Let's switch gears now and talk about your plans for the weekend. If you plan to head to the movies, you might be interested in the critics' picks from the Golden Globes. The nominations were announced yesterday. "12 Years a Slave" was one of the most honored films. That's the story of Solomon Northup who was kidnapped and sold into slavery. He's played by Chiwetel Ejiofor, who was also nominated for his role in the film. Here's a clip.
I'm Michel Martin and this is TELL ME MORE from NPR News. Coming up, the Golden Globe nominations are in. We'll speak with film critic Wesley Morris about who got the nod, who was left out and why we care - if we care. But first, the envelope please - we've got your letters. It's BackTalk. That's where we hear from you about this week's stories. Editor Ahmad Omar is back with us for that. Welcome back, Ahmad. Thanks for joining us.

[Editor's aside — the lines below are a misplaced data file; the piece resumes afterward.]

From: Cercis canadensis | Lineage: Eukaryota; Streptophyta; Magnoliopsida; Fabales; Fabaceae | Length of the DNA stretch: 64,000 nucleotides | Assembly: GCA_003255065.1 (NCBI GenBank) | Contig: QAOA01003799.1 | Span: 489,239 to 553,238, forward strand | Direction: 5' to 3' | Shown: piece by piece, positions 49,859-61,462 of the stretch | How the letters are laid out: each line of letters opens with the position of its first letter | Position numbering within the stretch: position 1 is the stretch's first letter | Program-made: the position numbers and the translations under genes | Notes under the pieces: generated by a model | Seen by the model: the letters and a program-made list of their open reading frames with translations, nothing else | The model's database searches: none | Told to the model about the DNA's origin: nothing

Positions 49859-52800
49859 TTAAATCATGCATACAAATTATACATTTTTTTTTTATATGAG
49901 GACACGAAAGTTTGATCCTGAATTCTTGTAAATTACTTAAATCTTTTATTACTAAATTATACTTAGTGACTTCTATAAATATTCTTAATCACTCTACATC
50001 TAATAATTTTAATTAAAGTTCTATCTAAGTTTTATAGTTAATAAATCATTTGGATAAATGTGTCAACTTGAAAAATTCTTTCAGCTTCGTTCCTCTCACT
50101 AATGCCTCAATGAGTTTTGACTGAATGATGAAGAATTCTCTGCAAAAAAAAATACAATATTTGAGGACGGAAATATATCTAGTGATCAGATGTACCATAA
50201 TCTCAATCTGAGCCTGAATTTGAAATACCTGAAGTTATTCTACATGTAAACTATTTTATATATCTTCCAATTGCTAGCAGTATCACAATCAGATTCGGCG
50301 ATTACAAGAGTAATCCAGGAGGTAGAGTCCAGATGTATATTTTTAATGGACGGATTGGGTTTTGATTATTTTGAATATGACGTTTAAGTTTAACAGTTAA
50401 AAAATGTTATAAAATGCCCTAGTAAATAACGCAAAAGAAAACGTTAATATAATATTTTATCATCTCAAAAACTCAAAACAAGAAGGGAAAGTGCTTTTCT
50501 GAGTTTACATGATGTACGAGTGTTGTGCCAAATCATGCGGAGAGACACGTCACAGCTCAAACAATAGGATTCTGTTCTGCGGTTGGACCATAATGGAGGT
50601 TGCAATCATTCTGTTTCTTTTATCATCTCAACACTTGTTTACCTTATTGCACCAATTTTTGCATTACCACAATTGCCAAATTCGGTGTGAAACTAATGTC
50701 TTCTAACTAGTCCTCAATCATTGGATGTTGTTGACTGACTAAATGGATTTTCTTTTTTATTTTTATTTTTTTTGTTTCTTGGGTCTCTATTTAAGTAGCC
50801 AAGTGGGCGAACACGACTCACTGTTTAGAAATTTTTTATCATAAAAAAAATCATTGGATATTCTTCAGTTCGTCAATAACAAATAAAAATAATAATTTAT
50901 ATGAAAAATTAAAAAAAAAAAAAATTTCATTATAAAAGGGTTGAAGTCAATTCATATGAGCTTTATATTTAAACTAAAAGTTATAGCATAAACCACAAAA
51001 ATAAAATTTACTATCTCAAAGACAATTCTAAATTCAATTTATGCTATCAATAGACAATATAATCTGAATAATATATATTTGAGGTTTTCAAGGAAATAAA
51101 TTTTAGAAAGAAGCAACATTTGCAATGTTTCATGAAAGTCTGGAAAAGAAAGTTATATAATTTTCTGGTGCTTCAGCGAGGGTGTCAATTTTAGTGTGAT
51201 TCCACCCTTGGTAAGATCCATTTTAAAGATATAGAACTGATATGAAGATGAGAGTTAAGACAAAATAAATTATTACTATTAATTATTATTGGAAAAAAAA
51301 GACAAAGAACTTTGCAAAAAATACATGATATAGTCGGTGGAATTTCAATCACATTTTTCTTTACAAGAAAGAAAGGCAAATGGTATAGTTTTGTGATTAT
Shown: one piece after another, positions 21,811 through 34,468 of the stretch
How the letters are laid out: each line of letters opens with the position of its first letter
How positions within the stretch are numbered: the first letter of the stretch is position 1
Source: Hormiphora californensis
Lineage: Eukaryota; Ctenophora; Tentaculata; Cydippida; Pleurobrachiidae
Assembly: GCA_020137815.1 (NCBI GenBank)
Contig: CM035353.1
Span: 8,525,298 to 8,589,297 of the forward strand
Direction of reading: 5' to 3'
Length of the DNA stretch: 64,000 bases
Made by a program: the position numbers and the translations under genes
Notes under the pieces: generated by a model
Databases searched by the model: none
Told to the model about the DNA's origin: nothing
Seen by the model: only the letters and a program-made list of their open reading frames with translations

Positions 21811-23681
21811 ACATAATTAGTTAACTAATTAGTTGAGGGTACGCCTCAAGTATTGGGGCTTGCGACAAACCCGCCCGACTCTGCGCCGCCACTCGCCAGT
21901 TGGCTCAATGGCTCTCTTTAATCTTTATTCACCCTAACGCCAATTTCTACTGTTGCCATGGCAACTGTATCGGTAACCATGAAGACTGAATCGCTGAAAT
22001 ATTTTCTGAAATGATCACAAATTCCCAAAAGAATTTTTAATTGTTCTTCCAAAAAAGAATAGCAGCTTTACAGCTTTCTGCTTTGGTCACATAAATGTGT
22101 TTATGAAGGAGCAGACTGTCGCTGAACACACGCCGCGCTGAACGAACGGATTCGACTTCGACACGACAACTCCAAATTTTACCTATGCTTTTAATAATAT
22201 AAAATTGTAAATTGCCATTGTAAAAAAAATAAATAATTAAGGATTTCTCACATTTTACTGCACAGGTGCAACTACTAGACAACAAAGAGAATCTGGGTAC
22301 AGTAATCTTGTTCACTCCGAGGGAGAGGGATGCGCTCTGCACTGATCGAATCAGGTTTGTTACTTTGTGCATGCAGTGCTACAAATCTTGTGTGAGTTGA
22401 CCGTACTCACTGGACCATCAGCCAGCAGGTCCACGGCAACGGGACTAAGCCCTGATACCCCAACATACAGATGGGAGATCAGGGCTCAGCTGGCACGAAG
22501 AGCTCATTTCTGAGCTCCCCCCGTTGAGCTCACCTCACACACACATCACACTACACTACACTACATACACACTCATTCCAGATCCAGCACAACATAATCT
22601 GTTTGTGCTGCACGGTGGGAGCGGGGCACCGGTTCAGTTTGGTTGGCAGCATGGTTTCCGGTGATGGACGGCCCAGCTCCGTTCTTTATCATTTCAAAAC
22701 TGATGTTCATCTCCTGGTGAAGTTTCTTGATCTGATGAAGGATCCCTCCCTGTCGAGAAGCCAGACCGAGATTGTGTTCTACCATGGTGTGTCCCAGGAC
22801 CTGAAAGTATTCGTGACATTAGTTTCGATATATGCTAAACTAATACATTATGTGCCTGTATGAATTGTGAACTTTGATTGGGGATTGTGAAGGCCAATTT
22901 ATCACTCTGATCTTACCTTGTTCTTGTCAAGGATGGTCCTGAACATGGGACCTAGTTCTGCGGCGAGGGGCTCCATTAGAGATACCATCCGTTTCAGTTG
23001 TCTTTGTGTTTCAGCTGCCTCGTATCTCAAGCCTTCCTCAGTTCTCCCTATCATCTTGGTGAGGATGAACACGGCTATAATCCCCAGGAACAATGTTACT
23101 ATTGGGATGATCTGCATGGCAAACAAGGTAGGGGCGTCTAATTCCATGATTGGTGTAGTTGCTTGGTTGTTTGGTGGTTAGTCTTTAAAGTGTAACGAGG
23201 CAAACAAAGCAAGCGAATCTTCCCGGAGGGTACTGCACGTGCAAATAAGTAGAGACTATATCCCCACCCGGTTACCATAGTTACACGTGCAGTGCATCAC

First of all: WOW. We did our live show at NPR HQ this week, and it was wonderful, and all of you who attended made a fantastic audience. You'll be hearing the live show in two segments over the holidays while we take a rest, but in the meantime, we've got a brand-new show to roll out.
Phuc Tran grew up caught between two languages with opposing cultural perspectives: the indicative reality of Vietnamese and the power to image endless possibilities with English. In this personal talk, Tran explains how both shaped his identity.
Body language affects how others see us, but it may also change how we see ourselves. Social psychologist Amy Cuddy shows how "power posing" can affect our brains, and might even have an impact on our chances for success.
The first in my series of posts on The First Novel Experience was called "The Romance of Agents." A couple of people wrote me after it was posted and asked if I was going to include in this series any stories of any writers who'd had a bad time with their books. I thought about it and decided no β at least not yet.